Broad secular collective and CPM Party Congresstext_fields
When the question whether India will continue to remain a secular democratic nation comes up with unprecedented relevance, the report about the conclusion of the 22nd party Congress of the CPM in Hyderabad comes with some hope to everyone apprehensive about the country’s future.
Everyone would agree that it is the CPM that can still claim relatively more power, influence and public support among the existing Left wing parties. After Bengal, Tripura too abandoned the Left front. In a situation when the party hangs on to power only in Kerala, dark shadows of a split hovering around the main factions of the CPM had triggered anxiety among not only the party workers but also the secular society at large. It cannot be forgotten that it was when the differences over the approach to be adopted towards the Indian National Congress and the government led by the party and the controversies surged up, that the Indian Communist Party split into two in 1964. It was again over the approach towards the Congress that the fissures within the CPM deepened and the current general secretary Sitaram Yechury and his predecessor Prakash Karat took divergent stances. Given that there are no differences between the leaders over the fact that the main threat the nation faces is posed by the hardline right wing communal forces under RSS-BJP who are foes of secular democracy, the dilemma which led to the conflicting stances was whether the party should take sides with the Congress which is a secular democratic party in order to deal with the main enemy and in that case, to what extent. Not only was a consensus not possible at the prolonged debates in Polit Bureau, central council or the Kolkatta plenum; it also emerged that the majority opinion was in favour of the line of Prakash Karat and likeminded leaders that there cannot be any alliance or even understanding with the Congress. That put the future of Sitaram Yechury and those with the same theory in doubt. Predictions were even made that if the divergence continued unresolved again at the party congress in Hyderabad, most the north Indian states including Bengal, who stood with Yechury, would fall out.
However, when the debates on the draft political resolution ended, the party congress was reaching a consensus with prospects of achieving an understanding in the 2019 general elections even without any change in their stance that no political alliance with the Indian National Congress was possible. Even though there is still uncertainty over the fundamental issue as to whether the political parties of the RSS and BJP and the Sangh Parivar government are Fascists, it is on the fact that the Modi government should in no way be allowed to continue in power, that the CPM has reached a consensus. The opportunity for implementing that policy was realized by allowing Yechury a second term as the party general secretary. As days go by, when the Modi regime is moving ahead with more and more anti-people policies and deeply reactionary obstinacies, it would undoubtedly be suicidal for the secular society to give another term to such a government. True, the Congress and the UPA government, can be alleged to harbor corporate loyalty, and commitment to neo-liberal economic policies and American imperialism, but not totalitarian leanings, or defiance of democracy or the urge for extinction of Dalit-minority-backward classes. That was why the CPM and the Left propped up Manmohan Singh during a critical period for eight years. The left made a retreat from that only towards the end of its term, when that government signed the nuclear treaty with the US. And even about that decision, there is a rethinking in the Left that it was imprudent.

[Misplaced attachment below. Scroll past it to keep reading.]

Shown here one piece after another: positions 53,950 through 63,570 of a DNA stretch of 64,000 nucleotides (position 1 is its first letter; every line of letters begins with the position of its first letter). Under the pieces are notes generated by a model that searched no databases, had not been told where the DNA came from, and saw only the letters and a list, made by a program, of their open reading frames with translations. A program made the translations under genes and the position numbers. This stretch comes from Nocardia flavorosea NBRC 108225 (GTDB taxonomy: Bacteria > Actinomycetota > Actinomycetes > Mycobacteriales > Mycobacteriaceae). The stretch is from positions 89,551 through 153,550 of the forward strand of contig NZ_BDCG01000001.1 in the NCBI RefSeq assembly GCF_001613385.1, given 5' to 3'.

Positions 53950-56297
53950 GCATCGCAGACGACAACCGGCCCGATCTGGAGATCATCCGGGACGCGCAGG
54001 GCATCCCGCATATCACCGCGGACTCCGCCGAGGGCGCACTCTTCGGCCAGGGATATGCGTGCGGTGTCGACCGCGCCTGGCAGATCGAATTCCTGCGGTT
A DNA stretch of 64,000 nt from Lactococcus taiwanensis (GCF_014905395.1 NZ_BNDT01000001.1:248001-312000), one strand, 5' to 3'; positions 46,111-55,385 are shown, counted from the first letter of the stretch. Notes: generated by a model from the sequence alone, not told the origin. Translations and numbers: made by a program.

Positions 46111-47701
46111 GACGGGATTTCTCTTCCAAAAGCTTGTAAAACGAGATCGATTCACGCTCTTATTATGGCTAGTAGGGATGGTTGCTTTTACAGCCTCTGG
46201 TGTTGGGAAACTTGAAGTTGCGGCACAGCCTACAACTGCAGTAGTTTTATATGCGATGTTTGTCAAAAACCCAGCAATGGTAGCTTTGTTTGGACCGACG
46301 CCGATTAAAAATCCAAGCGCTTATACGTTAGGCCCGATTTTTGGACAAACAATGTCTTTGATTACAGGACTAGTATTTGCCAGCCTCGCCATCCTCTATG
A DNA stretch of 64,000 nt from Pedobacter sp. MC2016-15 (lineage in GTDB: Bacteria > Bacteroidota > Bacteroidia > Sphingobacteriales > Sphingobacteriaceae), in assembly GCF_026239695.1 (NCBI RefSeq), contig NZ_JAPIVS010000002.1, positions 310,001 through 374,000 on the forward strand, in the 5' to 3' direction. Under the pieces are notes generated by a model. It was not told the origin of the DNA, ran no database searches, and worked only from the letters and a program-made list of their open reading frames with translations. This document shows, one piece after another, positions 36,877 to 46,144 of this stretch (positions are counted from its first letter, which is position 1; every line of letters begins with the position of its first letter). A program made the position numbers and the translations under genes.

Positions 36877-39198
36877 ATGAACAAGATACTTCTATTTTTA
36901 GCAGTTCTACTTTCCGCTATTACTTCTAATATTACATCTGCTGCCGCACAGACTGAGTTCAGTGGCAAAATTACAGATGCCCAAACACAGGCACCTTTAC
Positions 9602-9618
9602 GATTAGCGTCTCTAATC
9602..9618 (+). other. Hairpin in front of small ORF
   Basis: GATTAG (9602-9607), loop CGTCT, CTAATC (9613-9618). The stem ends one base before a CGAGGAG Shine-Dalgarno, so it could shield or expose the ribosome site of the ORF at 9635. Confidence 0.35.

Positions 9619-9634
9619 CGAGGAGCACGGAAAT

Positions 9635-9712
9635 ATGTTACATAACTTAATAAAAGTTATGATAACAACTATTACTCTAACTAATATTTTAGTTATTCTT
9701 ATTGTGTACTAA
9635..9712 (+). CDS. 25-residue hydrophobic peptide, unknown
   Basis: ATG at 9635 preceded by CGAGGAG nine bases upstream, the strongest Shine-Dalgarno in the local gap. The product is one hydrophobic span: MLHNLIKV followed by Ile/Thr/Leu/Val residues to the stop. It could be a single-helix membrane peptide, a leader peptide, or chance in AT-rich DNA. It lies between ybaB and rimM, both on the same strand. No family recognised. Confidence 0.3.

Even after the party Congress adopted the political resolution unanimously, internal differences have not ceased to exist, though that cannot be termed as fully ideological or policy-related. It would be more honest to concede that factionalism and personal grudges do still exist in the CPM which is gradually losing its stability. One core issue is that in Bengal, purported to be an impregnable fortress of the Left, the party is facing extinction. Despite its co-operation with the Congress in the last assembly election, the party could not gain anything. The fact is that at the face of Mamata Banerjee' strength, all Opposition there becomes helpless. And Mamata will not be accepted by the Indian psyche as a Fascist on a par with the BJP. Her success was that most of the erstwhile mercenaries of CPM were almost en bloc brought into the fold of Trinamool. And those are now adopting towards CPM under the banner of Trinamool, all the tactics they had adopted against adversaries while they were in CPM. The party Congress has not found out how it can circumvent this vicious circle. And in the case of the Congress, its mind is not fully prepared to accept an alliance with the left. All said and done, it still remains a fact that only when an all-embracing secular collective, including Trinamool is formed, can it confidently challenge the threat of Sangh parivar fascism.